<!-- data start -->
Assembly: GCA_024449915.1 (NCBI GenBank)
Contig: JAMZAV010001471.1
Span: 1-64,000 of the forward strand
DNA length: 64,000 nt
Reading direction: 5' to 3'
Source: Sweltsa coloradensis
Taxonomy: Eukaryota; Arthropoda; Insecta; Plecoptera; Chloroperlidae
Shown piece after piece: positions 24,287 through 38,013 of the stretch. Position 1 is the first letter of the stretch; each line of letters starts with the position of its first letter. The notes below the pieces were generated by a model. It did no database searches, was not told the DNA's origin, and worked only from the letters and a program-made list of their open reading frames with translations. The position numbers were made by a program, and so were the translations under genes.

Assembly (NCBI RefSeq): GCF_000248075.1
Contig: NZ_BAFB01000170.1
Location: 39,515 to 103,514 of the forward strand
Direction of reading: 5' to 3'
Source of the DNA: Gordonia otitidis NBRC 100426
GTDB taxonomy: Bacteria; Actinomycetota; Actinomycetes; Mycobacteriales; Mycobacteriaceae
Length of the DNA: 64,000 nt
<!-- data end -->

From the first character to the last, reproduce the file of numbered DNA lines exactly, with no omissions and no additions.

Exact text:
Assembly: GCA_024449915.1 (NCBI GenBank)
Contig: JAMZAV010001471.1
Span: 1-64,000 of the forward strand
DNA length: 64,000 nt
Reading direction: 5' to 3'
Source: Sweltsa coloradensis
Taxonomy: Eukaryota; Arthropoda; Insecta; Plecoptera; Chloroperlidae
Shown piece after piece: positions 24,287 through 38,013 of the stretch. Position 1 is the first letter of the stretch; each line of letters starts with the position of its first letter. The notes below the pieces were generated by a model. It did no database searches, was not told the DNA's origin, and worked only from the letters and a program-made list of their open reading frames with translations. The position numbers were made by a program, and so were the translations under genes.

Assembly (NCBI RefSeq): GCF_000248075.1
Contig: NZ_BAFB01000170.1
Location: 39,515 to 103,514 of the forward strand
Direction of reading: 5' to 3'
Source of the DNA: Gordonia otitidis NBRC 100426
GTDB taxonomy: Bacteria; Actinomycetota; Actinomycetes; Mycobacteriales; Mycobacteriaceae
Length of the DNA: 64,000 nt